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Carbon isotope evidence for an abrupt reduction in grasses coincident with European settlement of Lake Eyre, South Australia

Journal Article


Abstract


  • Stable carbon isotopes in emu eggshell (EES) reflect emu diets and consequently the vegetation available for food sources. At Lake Eyre, South Australia, isotopic data suggest that there has been a rapid and dramatic change in vegetation at some point over the last 200 years when compared with the rest of the Holocene. The proportion of C4 plants in emu diets has been reduced by approximately 20% in response to an overall shift in C 4/C3 biomass at Lake Eyre. Isotopic measurement of the dominant plants at Lake Eyre indicate that the C4 plants are almost entirely comprised of grasses and some chenopods and the C3 plants are comprised of the dominant chenopods, shrubs, trees and forbs. We surmise that the ~ 20% reduction in C4 plant biomass reflects landscape degradation and loss of C4 grasses resulting from a combination of effects, including overgrazing by both introduced (e.g., sheep, cattle and rabbits) and native (e.g., kangaroos) animals, increasing drought and a change in fire regime beginning in the late 1890s. The magnitude of vegetation change that occurred in the last 200 years is as great as that which occurred during the last glacial maximum (∼ 21 000 years ago), and provides the first evidence for major environmental change at Lake Eyre soon after Europeans settled the arid zone. © 2005 Edward Arnold (Publishers) Ltd.

Publication Date


  • 2005

Citation


  • Johnson, B. J., Miller, G. H., Magee, J. W., Gagan, M. K., Fogel, M. L., & Quay, P. D. (2005). Carbon isotope evidence for an abrupt reduction in grasses coincident with European settlement of Lake Eyre, South Australia. Holocene, 15(6), 888-896. doi:10.1191/0959683605hl861ra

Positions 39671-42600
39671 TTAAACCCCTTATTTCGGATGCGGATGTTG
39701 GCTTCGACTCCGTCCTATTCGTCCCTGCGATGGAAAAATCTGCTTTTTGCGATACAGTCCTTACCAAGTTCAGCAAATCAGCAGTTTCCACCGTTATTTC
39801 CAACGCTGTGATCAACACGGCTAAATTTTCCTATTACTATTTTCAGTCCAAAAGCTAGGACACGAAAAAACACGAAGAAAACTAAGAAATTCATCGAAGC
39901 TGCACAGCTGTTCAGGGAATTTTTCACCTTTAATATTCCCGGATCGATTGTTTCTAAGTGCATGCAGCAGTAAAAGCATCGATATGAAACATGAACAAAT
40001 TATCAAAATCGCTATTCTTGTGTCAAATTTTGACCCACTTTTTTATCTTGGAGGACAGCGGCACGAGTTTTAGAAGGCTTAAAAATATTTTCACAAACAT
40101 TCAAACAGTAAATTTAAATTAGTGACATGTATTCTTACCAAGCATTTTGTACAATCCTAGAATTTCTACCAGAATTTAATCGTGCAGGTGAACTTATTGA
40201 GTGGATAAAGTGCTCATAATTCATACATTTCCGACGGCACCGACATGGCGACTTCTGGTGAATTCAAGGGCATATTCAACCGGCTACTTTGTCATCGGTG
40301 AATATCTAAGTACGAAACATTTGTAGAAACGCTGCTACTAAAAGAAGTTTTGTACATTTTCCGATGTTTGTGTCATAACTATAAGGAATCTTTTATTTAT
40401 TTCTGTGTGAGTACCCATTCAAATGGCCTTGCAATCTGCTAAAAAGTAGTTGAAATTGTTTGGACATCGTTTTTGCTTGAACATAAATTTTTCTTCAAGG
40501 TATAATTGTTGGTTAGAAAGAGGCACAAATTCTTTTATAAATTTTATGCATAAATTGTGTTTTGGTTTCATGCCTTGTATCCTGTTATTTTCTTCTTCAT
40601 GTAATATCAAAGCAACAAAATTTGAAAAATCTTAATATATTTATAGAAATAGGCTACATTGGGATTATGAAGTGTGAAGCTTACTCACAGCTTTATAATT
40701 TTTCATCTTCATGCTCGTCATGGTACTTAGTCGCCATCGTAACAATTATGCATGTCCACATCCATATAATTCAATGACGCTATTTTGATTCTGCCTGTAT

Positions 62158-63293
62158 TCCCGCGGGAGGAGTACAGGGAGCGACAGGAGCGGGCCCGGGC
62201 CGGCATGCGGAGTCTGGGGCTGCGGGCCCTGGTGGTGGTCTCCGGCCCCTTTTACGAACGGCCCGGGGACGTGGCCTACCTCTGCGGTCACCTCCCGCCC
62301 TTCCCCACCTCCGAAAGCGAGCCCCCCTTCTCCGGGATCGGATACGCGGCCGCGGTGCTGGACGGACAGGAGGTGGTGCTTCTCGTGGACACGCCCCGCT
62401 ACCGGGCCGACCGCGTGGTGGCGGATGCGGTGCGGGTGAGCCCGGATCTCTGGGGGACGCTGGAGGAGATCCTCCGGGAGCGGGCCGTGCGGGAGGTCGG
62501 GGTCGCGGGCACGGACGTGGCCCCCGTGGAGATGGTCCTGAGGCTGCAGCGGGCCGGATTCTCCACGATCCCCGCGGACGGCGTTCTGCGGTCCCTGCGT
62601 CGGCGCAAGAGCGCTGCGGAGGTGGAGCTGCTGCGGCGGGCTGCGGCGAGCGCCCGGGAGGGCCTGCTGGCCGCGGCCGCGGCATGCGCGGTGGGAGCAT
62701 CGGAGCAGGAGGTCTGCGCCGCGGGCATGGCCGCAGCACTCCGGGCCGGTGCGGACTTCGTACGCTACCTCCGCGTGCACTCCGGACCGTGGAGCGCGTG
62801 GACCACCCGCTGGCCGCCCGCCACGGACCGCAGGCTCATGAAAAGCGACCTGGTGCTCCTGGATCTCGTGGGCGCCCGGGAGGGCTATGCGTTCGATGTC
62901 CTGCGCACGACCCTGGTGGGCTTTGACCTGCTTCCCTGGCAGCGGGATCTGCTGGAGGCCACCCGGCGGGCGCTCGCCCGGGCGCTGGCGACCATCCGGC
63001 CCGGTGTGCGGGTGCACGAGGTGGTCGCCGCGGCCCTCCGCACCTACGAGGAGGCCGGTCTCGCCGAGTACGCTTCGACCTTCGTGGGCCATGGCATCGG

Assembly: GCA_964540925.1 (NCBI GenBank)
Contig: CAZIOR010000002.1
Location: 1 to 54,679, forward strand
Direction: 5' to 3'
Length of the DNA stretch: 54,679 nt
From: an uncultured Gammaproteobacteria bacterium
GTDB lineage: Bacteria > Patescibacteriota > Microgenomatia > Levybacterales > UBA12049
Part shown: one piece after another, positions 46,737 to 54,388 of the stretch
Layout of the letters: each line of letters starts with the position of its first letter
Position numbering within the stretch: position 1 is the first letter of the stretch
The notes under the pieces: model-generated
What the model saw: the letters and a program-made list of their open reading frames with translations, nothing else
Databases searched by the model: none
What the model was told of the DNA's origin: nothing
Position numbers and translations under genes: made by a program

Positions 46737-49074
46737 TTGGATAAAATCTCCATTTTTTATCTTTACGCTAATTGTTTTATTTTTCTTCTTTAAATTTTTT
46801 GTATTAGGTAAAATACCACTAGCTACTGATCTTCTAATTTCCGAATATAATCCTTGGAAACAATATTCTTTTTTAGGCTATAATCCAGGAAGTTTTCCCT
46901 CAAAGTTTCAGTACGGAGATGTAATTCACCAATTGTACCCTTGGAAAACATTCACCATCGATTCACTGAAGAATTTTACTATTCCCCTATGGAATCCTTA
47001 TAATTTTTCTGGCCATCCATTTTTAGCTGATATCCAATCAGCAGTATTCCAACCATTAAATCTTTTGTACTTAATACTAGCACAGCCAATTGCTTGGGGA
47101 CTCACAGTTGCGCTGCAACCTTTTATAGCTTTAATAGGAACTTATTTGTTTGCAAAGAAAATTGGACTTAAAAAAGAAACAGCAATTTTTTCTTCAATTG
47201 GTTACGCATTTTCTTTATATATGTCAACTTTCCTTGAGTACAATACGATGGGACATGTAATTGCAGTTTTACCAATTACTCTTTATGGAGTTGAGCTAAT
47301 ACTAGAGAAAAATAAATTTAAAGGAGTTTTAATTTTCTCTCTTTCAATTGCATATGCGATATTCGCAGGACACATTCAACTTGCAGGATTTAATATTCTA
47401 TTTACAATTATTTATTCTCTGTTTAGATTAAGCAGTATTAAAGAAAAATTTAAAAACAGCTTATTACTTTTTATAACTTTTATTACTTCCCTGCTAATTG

Scopus Eid


  • 2-s2.0-25444476965

Web Of Science Accession Number


Start Page


  • 888

End Page


  • 896

Volume


  • 15

Issue


  • 6

Abstract


  • Stable carbon isotopes in emu eggshell (EES) reflect emu diets and consequently the vegetation available for food sources. At Lake Eyre, South Australia, isotopic data suggest that there has been a rapid and dramatic change in vegetation at some point over the last 200 years when compared with the rest of the Holocene. The proportion of C4 plants in emu diets has been reduced by approximately 20% in response to an overall shift in C 4/C3 biomass at Lake Eyre. Isotopic measurement of the dominant plants at Lake Eyre indicate that the C4 plants are almost entirely comprised of grasses and some chenopods and the C3 plants are comprised of the dominant chenopods, shrubs, trees and forbs. We surmise that the ~ 20% reduction in C4 plant biomass reflects landscape degradation and loss of C4 grasses resulting from a combination of effects, including overgrazing by both introduced (e.g., sheep, cattle and rabbits) and native (e.g., kangaroos) animals, increasing drought and a change in fire regime beginning in the late 1890s. The magnitude of vegetation change that occurred in the last 200 years is as great as that which occurred during the last glacial maximum (∼ 21 000 years ago), and provides the first evidence for major environmental change at Lake Eyre soon after Europeans settled the arid zone. © 2005 Edward Arnold (Publishers) Ltd.

Publication Date


  • 2005

Citation


  • Johnson, B. J., Miller, G. H., Magee, J. W., Gagan, M. K., Fogel, M. L., & Quay, P. D. (2005). Carbon isotope evidence for an abrupt reduction in grasses coincident with European settlement of Lake Eyre, South Australia. Holocene, 15(6), 888-896. doi:10.1191/0959683605hl861ra

Scopus Eid


  • 2-s2.0-25444476965

Web Of Science Accession Number


Start Page


  • 888

End Page


  • 896

Volume


  • 15

Issue


  • 6